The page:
「大人の国」 (Otona no Kuni)
“Country of Adults”
In the original books and the 2003 anime, Kino’s past life as a young girl named Sakura was intended on being a surprise reveal. The writer(s) even wanted to make Kino gender-neutral for the most part as to not overshadow the story with everyone and their grandmothers pointing out that Kino was a female adventurer in the narrative. It’s not the best kept secret though. I, myself, am guilty of letting her sex slip around the first episode. Unfortunately, this sentiment is carried through in this adaptation since the reveal that Sakura is Kino this whole time is hindered by the many times the characters in past episodes were like “Hey viewers! Kino’s a girl!” By the time we got to this moment where we find out Kino’s past as Sakura, it will make you say “oh, that’s good to know,” rather than “wait, that’s Kino!?”
The order in which the episodes were laid out is problematic not just through the early reveal of Kino’s sex, but through how the preceding episodes compliment it for the worst. They put Country of Adults after Kind Country, but the latter would fit a lot better into the narrative far later because Kind Country is where Kino starts shifting out-of-character with her desire to break the 3-day rule, the parallels between the Sakura she used to be and the Kind Country’s Sakura, and the one point where Kino gets emotional. Country of Adults should’ve been much earlier to give us a general idea of what Kino has gone through to cause her to feel significantly different about the Kind Country. It would have us reflect on how Kino found some kind of innocence that she might’ve had in the past through the Kind Country’s Sakura, or how seeing the town get wiped out got enough shock and sadness out of her to have made her think that it was foolish for her to have tried to humor the idea of going back to being how she was when she was Sakura.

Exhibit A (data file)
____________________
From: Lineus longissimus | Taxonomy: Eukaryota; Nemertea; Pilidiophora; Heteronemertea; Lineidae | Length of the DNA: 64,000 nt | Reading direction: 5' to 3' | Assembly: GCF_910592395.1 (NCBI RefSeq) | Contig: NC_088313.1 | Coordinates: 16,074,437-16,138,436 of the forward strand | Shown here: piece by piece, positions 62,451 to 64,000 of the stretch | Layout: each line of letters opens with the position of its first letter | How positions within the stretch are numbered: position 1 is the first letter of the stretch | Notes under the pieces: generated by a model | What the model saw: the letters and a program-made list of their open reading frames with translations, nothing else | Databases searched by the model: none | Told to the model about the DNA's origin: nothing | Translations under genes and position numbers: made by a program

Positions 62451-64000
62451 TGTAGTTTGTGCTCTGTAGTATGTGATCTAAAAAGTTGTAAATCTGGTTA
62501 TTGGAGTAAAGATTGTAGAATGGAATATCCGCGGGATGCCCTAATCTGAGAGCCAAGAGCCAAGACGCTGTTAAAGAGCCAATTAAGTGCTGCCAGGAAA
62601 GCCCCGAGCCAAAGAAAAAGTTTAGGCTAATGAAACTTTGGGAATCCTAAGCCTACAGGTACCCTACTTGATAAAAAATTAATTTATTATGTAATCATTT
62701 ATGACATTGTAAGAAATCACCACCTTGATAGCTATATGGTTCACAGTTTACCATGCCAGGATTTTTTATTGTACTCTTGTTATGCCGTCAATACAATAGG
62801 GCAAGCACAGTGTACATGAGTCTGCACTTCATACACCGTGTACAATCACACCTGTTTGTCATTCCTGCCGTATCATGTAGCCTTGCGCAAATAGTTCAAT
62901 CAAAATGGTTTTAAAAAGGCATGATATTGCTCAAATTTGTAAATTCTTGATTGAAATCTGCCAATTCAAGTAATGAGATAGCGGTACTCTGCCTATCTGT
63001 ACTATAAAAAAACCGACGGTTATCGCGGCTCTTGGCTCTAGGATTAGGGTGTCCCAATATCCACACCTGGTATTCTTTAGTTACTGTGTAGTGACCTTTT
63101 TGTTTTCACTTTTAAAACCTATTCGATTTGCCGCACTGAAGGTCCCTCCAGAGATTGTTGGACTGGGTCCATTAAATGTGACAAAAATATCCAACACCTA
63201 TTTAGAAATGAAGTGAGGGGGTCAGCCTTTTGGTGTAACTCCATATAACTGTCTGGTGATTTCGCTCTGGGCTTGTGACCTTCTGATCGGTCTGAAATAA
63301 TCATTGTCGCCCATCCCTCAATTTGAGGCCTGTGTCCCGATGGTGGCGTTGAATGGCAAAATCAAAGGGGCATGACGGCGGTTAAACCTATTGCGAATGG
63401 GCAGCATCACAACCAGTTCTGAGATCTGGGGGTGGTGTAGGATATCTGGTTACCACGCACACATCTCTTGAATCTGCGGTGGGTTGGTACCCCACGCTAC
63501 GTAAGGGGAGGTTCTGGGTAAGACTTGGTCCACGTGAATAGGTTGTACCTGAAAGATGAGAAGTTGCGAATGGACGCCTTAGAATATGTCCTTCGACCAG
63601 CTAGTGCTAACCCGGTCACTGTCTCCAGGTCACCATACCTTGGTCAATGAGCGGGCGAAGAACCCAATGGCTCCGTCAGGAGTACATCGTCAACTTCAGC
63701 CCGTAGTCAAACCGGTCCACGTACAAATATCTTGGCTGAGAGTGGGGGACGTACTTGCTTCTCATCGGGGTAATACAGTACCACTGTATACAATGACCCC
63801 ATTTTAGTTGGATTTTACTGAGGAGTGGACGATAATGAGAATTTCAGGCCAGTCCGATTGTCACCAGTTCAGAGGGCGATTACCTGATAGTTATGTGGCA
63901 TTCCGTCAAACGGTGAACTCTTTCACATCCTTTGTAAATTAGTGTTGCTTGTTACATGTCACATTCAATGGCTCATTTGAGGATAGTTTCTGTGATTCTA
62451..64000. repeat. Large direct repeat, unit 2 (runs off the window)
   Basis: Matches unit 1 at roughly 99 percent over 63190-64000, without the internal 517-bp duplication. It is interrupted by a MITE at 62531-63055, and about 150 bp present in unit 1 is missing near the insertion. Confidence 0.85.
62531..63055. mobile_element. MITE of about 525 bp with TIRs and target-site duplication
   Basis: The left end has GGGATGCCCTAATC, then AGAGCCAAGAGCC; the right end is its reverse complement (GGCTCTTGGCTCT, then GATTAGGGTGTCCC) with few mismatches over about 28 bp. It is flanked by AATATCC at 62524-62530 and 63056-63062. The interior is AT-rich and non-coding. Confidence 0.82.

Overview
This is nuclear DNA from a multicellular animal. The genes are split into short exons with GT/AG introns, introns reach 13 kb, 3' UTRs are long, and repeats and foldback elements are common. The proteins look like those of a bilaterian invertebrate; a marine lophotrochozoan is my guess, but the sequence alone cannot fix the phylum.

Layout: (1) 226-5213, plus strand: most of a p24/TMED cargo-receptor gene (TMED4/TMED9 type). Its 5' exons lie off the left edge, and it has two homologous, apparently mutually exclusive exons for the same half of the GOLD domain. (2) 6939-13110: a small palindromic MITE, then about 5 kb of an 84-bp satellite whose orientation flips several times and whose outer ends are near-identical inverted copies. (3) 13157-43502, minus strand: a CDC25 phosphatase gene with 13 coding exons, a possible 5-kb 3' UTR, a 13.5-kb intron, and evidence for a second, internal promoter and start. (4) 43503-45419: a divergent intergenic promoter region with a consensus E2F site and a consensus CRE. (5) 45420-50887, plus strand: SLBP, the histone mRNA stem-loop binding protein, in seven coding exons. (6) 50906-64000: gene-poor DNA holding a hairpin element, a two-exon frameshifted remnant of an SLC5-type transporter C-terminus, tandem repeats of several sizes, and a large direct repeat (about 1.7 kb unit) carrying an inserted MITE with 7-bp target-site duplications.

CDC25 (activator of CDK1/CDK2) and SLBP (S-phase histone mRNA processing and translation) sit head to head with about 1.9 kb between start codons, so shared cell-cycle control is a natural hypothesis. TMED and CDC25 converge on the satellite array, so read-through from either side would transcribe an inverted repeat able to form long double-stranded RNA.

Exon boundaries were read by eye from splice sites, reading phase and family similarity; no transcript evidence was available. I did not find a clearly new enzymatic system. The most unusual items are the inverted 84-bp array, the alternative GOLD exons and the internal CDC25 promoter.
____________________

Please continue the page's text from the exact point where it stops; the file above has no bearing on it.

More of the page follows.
It’s a shame because it is an amazing story of when Sakura took on the name “Kino” and her occupation from an old traveler. The Old Kino had been the one person to influence her to think outside of the possibility of having surgery done to “become an adult” when he told her of the many possibilities one can take in their life. The singing was also very beautiful with Aoi Yuuki singing both in the past and present. The animation was on-point, and it adapted the story on-point. The visuals when she left the village with Hermes was stunning. It’s just the circumstances behind the pacing and order of the episode that overshadows what could’ve been an otherwise wonderful episode.